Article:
Universal basic income was presented and discussed during a lunch served at the Roosevelt House in Public Policy Institute at Hunter College in New York on 24 of October, 2018 by the speakers Michael A. Lewis (from Silberman School of Social Work at Hunter College).
It also included Eri Nogushi (with association to Benfit Children & adjunct Professor, Roosevelt House) and Almaz Zelleke (from Department of Social Science, New York University in Shanghai), in a session moderated by Sanford Schram (Department of Political Science, Hunter College).
“Recent research shows that, contrary to longstanding American beliefs, having a job does not guarantee a path out of poverty. With the rise of automation and stagnant wages, discussions on anti-poverty measures are more relevant now than ever.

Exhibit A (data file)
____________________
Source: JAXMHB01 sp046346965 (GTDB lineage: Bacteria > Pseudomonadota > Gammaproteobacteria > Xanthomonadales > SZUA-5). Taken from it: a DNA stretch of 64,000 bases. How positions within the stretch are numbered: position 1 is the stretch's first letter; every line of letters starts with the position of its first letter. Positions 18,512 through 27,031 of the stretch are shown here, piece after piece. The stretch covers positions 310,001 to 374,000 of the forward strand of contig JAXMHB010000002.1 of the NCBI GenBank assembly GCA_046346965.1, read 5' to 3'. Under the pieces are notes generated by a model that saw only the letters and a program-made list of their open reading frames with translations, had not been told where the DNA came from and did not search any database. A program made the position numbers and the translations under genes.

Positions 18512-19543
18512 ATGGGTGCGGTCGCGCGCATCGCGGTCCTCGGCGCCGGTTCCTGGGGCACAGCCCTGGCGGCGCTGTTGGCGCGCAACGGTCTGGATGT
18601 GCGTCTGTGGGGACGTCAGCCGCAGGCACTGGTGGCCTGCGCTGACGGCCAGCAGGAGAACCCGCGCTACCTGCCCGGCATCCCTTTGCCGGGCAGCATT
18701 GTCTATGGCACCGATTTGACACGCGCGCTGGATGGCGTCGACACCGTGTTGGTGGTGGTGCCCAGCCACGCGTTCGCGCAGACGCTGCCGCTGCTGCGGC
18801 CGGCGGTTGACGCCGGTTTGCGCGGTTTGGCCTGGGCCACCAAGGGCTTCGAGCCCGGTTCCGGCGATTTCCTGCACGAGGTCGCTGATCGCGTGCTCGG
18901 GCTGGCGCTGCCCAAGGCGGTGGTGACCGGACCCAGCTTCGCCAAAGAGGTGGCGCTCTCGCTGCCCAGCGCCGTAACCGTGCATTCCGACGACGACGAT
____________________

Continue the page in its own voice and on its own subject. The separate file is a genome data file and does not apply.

One such proposed measure is the idea of universal basic income, which would ensure that no one’s income would fall below a certain level, whether or not they were employed.
Roosevelt House’s online Faculty Journal recently published commentaries on this issue, and to continue the conversation three of the authors will explore the economic, sociological, political, and philosophical dimensions underpinning this approach.
This moderated discussion will include an assessment of the far-reaching implications of this important policy proposal to combat poverty and recommendations to address the entrenched structures of inequality in the United States today”, the event’s press release included.